When "too" appears at the end of a sentence and it means "also," you can almost always skip the comma — but use the comma if the complexity and sense of your sentence seem to call for it.
     
  8. anything Senior Member

    English - UK
    Okay, thanks, elroy and river. :thumbsup: (<<two commas necessary there? lol).
     
  9. DaleC Senior Member

    Precisely, only according to a strict grammatical rule. :) I classify strict grammatical rules into two classes: those that have some genuine rationale, and those that don't. The former has two subtypes: justified by a strict application of grammar, and merely stylistic yet justified by lending clarity to one's statement. But some rules are misbegotten: they lack either of these justifications. The "comma with too" rule is such a one, at least when applied to a phrase that would, in fact, be spoken without a pause at the site of the comma.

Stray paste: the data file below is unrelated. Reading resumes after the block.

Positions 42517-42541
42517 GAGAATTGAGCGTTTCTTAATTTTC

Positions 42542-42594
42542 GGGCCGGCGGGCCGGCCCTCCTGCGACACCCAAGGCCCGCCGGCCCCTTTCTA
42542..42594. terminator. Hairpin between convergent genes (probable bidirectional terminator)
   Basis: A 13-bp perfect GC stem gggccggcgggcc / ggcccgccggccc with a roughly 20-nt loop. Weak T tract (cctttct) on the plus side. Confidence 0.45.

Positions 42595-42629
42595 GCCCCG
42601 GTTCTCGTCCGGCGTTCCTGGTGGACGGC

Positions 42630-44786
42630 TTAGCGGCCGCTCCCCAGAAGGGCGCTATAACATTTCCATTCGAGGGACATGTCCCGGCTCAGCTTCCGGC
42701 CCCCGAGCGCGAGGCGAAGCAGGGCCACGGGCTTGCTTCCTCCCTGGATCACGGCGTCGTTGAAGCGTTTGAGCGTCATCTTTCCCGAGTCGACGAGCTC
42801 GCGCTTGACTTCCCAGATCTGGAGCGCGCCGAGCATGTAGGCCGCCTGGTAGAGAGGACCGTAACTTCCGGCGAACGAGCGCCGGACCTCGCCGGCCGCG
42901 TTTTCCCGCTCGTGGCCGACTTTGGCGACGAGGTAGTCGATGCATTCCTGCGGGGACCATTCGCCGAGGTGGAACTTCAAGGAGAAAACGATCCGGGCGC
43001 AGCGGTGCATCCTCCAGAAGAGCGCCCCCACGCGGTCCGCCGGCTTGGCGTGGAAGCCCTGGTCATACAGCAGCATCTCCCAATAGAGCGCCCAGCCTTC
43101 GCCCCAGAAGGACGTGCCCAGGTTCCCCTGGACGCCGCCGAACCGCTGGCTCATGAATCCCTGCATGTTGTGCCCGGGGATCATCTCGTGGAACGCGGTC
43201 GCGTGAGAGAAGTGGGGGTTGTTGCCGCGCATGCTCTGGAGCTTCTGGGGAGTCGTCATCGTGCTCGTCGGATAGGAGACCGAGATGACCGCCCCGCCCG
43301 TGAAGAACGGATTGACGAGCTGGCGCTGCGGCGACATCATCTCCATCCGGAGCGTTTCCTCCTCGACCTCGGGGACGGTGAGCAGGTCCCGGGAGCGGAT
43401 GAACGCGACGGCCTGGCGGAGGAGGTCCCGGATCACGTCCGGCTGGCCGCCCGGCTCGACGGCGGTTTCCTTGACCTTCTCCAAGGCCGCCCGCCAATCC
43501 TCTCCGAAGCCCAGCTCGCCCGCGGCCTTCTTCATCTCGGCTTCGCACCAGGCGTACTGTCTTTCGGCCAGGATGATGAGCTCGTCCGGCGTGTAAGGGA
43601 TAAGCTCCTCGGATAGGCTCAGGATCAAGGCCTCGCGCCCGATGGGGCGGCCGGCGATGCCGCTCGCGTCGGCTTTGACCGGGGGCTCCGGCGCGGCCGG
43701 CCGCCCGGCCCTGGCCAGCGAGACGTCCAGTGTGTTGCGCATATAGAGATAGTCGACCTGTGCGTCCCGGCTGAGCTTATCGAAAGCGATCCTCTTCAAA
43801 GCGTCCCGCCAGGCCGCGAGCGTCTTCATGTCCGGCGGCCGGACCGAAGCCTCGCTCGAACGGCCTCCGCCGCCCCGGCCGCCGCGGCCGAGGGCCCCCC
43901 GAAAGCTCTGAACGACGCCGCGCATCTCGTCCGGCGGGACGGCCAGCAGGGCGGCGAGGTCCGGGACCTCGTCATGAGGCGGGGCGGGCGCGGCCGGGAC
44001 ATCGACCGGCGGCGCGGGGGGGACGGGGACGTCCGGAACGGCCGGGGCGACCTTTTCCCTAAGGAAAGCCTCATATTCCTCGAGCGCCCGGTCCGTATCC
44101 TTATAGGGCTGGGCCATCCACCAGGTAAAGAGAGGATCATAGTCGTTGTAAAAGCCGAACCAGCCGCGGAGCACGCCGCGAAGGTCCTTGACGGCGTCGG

P.S.: On the other hand, I usually wouldn't see anything bad about putting in the comma.
     
  10. olive6

    olive6 Senior Member

    Hungarian, Hungary
    Hi,

    as far as I know, you have to put a comma before 'too'. In many English coursebooks, however, the comma is left out. How about this?
     
  11. Palestina Libre Senior Member

    Andalucia
    Spanish
    Too has 2 different meaning here, one must be without comma, and the other always with comma:

    The shoes are too small.

    They like the soup, too.
     
  12. olive6

    olive6 Senior Member

    Hungarian, Hungary
    I'm talking about the second meaning. I know it must be preceded by a comma. But why do coursebooks (!) often use it without one then? :confused:
     
  13. panjandrum

    panjandrum PongoMod

    Belfast, Ireland
    English-Ireland (top end)
    Why would a comma be necessary before too (other than because a rule says so)?
     
  14. emma42 Senior Member

    North East USA
    British English
    I can see some kind of logic. "Too", here, could be a sort of sub-clause. The main point of the sentence is that "they like the soup". However, we wouldn't put a comma before "as well", would we?

    I wouldn't put a comma before "too" in this context. This is not to say that it's wrong. Perhaps both choices are acceptable to different grammarians.
     
  15. Loob

    Loob Senior Member

    English UK
    I wondered about that[,] too ;)